Rossendale is a beautiful place to live – few areas have such eye-catching countryside so close to the town centres. So why do some people insist on fly-tipping here? I guess it’s laziness or a way of getting rid of rubbish on the cheap, but it’s a problem which is getting worse. The latest statistics on fly-tipping in Rossendale make for grim reading. According to government, Rossendale council dealt with 913 cases last year – or 17 a week.
Tributes have been paid following the death of a ‘Macclesfield sporting legend’. Former top rugby league player and coach Alan McInnes died on December 28 after a long battle with illness aged 75. Former King’s pupil Alan lived all of his life in Macclesfield after moving to the town at the age of 12. He became a star of rugby league when he joined Salford in 1966 and won the Challenge Cup in 1985 as joint coach of Wigan.
A martial arts gym is raising money to help save lives. Dave and Amanda Kari, from Voodoo Gym, on Chestergate, are trying to raise £2,000 for a new defibrillator and a secure outdoor cabinet, allowing other businesses access should they need it. The pair, who have run the gym for almost 10 years, say they wanted to make their gym and the local community safer. The couple became qualified First Aid instructors and have been teaching courses from their gym for the past three years.
Muck Rack makes it simple to find people, tweets, or articles that mention any name, keyword, company, hashtag etc. We've compiled this guide to help you make the most of your search.
Selecting a term
Start searching tweets, articles from media outlets, articles mentioned in tweets, journalists'
names, titles and bios with some suggested searches:
Companies or Topics (e.g. iPhone, Microsoft)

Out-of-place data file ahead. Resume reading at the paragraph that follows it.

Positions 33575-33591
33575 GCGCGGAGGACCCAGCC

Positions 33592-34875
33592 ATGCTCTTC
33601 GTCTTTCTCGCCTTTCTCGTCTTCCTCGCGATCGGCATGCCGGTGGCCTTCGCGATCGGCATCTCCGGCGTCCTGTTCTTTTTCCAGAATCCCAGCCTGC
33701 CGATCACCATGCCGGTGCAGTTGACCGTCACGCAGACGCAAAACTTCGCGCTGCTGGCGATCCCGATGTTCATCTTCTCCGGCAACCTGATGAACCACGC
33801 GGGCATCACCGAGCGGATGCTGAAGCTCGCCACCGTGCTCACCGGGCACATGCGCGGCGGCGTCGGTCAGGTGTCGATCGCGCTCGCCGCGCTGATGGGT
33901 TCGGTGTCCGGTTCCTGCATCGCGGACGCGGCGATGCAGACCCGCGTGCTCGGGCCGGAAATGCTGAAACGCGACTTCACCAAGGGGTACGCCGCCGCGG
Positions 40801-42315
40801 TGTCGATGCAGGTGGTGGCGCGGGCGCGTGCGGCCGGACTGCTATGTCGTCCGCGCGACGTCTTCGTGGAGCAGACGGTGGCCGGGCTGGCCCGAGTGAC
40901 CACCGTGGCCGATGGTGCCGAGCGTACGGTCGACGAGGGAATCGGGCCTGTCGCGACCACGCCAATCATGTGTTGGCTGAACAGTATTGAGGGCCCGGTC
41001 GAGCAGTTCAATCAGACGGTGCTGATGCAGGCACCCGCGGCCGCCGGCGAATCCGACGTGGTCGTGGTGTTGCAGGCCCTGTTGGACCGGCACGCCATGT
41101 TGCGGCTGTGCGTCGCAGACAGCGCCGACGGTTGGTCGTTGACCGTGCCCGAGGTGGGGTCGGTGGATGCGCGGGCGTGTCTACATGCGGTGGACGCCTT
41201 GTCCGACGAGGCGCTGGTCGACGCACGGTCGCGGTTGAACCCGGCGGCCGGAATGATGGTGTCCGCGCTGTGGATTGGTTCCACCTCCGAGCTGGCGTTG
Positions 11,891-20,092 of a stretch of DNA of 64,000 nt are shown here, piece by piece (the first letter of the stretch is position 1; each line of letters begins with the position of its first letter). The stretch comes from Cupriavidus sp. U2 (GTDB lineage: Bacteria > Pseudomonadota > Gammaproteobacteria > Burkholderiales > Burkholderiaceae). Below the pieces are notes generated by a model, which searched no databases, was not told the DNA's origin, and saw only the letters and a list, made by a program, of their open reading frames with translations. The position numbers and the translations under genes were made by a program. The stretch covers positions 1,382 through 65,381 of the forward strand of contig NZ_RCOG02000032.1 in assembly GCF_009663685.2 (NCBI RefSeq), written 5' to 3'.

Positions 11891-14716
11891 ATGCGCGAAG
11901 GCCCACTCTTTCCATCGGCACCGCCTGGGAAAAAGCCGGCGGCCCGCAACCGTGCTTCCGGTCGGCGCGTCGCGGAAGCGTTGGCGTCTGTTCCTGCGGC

Phrases (e.g. "cloud computing") — use quotes to keep the terms together
Twitter handles (e.g. @username) — returns those who have mentioned or replied to
Names (e.g. "David Pogue")
Hashtags (e.g. #sxsw, #london2012)
Bio details (e.g. vegan, Olympics, father)
Muck Rack's Advanced Search allows for many boolean operators.
Find results that mention multiple specified terms, use AND or
+. For example, ensure each result contains both Elon Musk and Mark Zuckerberg by
searching Musk AND Zuckerberg or Musk + Zuckerberg.
Use the operators OR or , to broaden your search when you'd like either of
multiple terms to appear in results. (This is the default behavior of our search when no operators
are used). For example, results will contain either cake or cookie by searching cake OR cookie or cake,cookie
Use NOT or - to subtract results from your search. For
example, searching Disney will yield results about the Walt Disney Company as well as Walt Disney
World Resort. To exclude mentions of Disney World, search for Disney -World or Disney
When using one of these operators with a phrase, enclose it in quotation marks. For example, you can
find results about smartphones excluding Apple's iPhone 4S by searching smartphone -"iPhone
Exact case matching or punctuation
If you're searching for a brand name or keyword that relies on specific punctuation marks or capitalization, you can
find results that match your exact query by adding matchcase: before the keyword you're searching for, like matchcase:E*TRADE .
Use parentheses to separate multiple
boolean phrases. For example, to find journalists talking about having fun in Disney World or
Disneyland, search for ("disney world" OR disneyland) AND fun.
An asterisk can be used to search for any variation of a root word truncated by the asterisk. For example, searching for admin* will return results for administrator, administration, administer, administered, etc.
A near operator is an AND operator where you can control the distance between the words. You can vary the distance the near operation uses by adding a forward slash and number (between 0-99) such as strawberries NEAR/10 "whipped cream", which means the strawberries must exist within 10 words of "whipped cream".